We found 4 providers with an interest in mood disorders and who accept Bronze Compass 6500 near Lewisburg, PA.

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Specializes in Family Therapy, Psychiatry
115 Farley Circle; Suite 105
Lewisburg, PA

Dr. Mary Zangari's areas of specialization are family therapy and psychiatry. In her practice, she is particularly interested in depression and women's health issues. United Healthcare Platinum, United Healthcare Compass, and United Healthcare Navigate are among the insurance carriers that Dr. Zangari accepts.

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Relevant Interests: , depression

All Interests: Depression, Women's Health Issues

Specializes in Psychology, Neuropsychology
average rating 5 stars (1 rating)
11 Reitz Boulevard
Lewisburg, PA

Dr. Kathleen Bergeson specializes in psychology and neuropsychology. Areas of expertise for Dr. Bergeson include depression, life transitions, and attention deficit disorder (ADD/ADHD). She is an in-network provider for United Healthcare Platinum, United Healthcare Compass, United Healthcare Navigate, and more. Dr. Bergeson's practice is open to new patients.

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Relevant Interests: , depression

All Interests: Depression, Diagnostic Evaluation, Relationship Issues, Individual Therapy, Grief, Learning ... (Read more)

Specializes in Counseling
1800 Market Street
Lewisburg, PA

Ms. Lenora Broda's specialty is counseling. Her areas of expertise include the following: terminal illness, substance abuse, and depression. She accepts United Healthcare Platinum, United Healthcare Compass, and United Healthcare Navigate, as well as other insurance carriers.

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Relevant Interests: , depression

All Interests: Depression, Couples Therapy, Grief, Sexual Abuse, Substance Abuse, Terminal Illness, Family Therapy ... (Read more)

Specializes in Social Work, Counseling, Addiction Therapy
115 Farley Circle; Suite 109
Lewisburg, PA

Ms. Laure Rohrs Gargano works as a social worker, counselor, and addiction therapist. These areas are among her clinical interests: depression, addictions, and anxiety. Ms. Rohrs Gargano is in-network for several insurance carriers, including United Healthcare Platinum, United Healthcare Compass, and United Healthcare Navigate.

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Relevant Interests: , depression

All Interests: Depression, Anxiety, Addictions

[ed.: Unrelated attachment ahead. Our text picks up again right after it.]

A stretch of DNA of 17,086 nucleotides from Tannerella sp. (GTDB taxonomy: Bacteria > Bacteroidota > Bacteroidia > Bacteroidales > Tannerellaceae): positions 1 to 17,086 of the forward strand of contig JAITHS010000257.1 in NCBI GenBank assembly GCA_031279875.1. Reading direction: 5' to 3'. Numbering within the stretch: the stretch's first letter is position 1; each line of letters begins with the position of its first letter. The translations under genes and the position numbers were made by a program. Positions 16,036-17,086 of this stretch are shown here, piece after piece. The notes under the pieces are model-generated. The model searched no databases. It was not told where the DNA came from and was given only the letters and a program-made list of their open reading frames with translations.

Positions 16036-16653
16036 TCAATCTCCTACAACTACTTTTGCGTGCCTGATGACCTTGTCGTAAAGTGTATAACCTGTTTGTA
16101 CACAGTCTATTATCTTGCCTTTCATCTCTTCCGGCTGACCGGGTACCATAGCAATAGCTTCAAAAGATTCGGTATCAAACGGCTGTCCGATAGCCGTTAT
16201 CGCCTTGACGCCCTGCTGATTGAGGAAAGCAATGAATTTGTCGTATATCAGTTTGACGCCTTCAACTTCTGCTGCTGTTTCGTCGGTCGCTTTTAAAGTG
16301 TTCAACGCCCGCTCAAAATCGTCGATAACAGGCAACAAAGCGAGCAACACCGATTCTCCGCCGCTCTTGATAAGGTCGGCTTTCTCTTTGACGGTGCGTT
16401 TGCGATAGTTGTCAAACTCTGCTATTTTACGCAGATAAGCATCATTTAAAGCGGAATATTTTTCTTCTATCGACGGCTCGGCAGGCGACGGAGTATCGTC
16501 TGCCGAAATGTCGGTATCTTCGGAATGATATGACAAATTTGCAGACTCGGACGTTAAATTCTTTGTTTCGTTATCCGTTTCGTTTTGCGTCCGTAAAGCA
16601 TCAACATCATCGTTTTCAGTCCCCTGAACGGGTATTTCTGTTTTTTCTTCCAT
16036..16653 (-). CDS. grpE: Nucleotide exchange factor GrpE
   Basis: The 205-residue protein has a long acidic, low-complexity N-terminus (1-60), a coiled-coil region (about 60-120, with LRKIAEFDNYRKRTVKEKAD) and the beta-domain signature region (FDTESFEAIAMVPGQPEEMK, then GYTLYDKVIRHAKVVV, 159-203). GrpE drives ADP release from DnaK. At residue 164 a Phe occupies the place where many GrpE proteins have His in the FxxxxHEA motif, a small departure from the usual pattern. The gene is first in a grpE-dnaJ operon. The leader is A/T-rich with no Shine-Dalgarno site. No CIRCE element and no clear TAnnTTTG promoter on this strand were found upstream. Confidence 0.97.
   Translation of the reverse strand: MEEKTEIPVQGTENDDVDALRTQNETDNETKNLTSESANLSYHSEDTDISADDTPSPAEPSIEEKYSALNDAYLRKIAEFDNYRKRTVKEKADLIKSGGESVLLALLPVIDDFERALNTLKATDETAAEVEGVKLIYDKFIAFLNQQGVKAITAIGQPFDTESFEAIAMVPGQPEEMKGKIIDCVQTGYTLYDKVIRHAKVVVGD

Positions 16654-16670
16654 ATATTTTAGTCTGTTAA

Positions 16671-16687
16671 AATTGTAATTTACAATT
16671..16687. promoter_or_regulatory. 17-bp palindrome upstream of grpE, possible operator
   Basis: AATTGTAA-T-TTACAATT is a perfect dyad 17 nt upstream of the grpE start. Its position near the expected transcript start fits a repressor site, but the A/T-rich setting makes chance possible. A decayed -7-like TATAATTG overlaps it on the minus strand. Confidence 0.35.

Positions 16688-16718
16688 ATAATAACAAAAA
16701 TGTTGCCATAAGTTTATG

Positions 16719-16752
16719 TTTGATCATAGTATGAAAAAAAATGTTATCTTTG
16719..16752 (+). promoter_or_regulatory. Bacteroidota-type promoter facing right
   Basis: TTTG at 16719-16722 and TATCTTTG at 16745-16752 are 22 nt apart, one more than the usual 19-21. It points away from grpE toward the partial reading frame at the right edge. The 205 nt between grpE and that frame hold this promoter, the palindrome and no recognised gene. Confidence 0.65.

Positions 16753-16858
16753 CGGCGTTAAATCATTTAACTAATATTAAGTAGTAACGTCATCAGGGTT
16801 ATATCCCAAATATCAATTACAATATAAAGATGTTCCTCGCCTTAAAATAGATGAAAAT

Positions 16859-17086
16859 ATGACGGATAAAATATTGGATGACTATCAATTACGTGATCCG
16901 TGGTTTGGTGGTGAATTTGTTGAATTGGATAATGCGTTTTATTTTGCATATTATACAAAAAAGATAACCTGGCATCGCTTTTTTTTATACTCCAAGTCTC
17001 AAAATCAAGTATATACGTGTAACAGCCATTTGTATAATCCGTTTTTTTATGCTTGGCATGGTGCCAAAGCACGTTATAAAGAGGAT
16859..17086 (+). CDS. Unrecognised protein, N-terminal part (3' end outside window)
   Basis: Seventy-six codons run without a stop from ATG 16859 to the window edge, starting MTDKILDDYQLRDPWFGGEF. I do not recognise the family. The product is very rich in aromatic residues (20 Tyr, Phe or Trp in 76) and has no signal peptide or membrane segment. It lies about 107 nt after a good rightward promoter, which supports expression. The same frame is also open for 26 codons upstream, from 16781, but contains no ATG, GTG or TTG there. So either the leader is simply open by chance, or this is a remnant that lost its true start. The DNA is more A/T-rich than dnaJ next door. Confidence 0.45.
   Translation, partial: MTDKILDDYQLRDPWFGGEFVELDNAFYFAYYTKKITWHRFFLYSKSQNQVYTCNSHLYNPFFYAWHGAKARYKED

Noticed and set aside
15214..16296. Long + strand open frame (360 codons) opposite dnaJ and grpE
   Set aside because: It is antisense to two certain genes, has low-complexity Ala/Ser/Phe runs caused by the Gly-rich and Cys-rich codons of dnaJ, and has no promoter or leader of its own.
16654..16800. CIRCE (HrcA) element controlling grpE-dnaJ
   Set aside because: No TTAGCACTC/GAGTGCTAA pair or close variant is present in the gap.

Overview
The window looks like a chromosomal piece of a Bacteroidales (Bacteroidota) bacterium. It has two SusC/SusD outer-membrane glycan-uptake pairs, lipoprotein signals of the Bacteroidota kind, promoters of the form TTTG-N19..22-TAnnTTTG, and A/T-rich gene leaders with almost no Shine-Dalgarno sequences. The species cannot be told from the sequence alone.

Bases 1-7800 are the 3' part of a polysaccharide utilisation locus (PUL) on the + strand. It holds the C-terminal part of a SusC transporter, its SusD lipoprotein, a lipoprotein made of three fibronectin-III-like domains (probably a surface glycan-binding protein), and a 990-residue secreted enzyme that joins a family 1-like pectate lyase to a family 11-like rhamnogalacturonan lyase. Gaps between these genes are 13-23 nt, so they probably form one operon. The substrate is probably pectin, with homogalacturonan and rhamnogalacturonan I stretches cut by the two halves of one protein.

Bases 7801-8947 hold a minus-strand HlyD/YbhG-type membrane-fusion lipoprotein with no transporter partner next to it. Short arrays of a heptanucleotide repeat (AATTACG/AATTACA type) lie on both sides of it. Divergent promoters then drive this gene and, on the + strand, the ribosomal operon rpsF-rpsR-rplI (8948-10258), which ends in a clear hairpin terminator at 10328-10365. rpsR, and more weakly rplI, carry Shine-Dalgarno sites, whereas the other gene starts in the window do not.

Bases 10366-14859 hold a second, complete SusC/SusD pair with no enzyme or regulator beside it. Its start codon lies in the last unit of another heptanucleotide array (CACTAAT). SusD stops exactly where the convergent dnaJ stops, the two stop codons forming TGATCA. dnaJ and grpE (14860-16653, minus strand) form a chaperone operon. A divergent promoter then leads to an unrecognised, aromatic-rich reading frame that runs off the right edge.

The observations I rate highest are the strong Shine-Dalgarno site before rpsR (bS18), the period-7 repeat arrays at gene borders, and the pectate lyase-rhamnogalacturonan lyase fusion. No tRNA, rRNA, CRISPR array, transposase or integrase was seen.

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What are Mood Disorders?

Mood disorders are mental illnesses that primarily impact a person’s feelings, or mood. A person with a mood disorder might have primarily negative or primarily positive feelings, or maybe very few feelings at all. They might cycle back and forth from feeling unusually down to feeling on top of the world. Mood disorders are challenging to live with and frequently misunderstood, but they are also treatable. The two main mood disorders are depression and bipolar disorder.

In depression, people feel unusually sad, empty, hopeless, or unhappy. They may have low self-esteem, a lack of energy, and little interest in the world around them. They may have trouble sleeping and eating regularly. Everyone feels blue now and then, but depression is different. It is much more intense than a typical down day. It lasts much longer, and it interferes with people’s ability to do the things they normally do. At its worst, depression can even lead to thoughts of suicide.

Bipolar disorder sometimes feels like depression. But a person with bipolar disorder cycles through periods of depressed mood and elevated mood, or mania. Mania is like the opposite of depression. Manic people might feel invincible and unusually happy. They might talk or move quickly and not need very much sleep. They might spend too much, eat too much, gamble, or engage in risky and impulsive behavior. In severe cases, they may even hear voices or hallucinate. There is a subset of bipolar disorder called bipolar II, with typical depression symptoms but a milder form of mania, called hypomania. Hypomania includes many of the feelings of full mania but fewer of the risky and dangerous behaviors. Approximately six million Americans suffer from bipolar disorder. It tends to run in families, but the exact cause is still not well known.

There are several effective treatments available for mood disorders, including medications and talk therapy. Not every treatment will work for every person, so it sometimes takes time to find the right fit. A good mental health professional can help.
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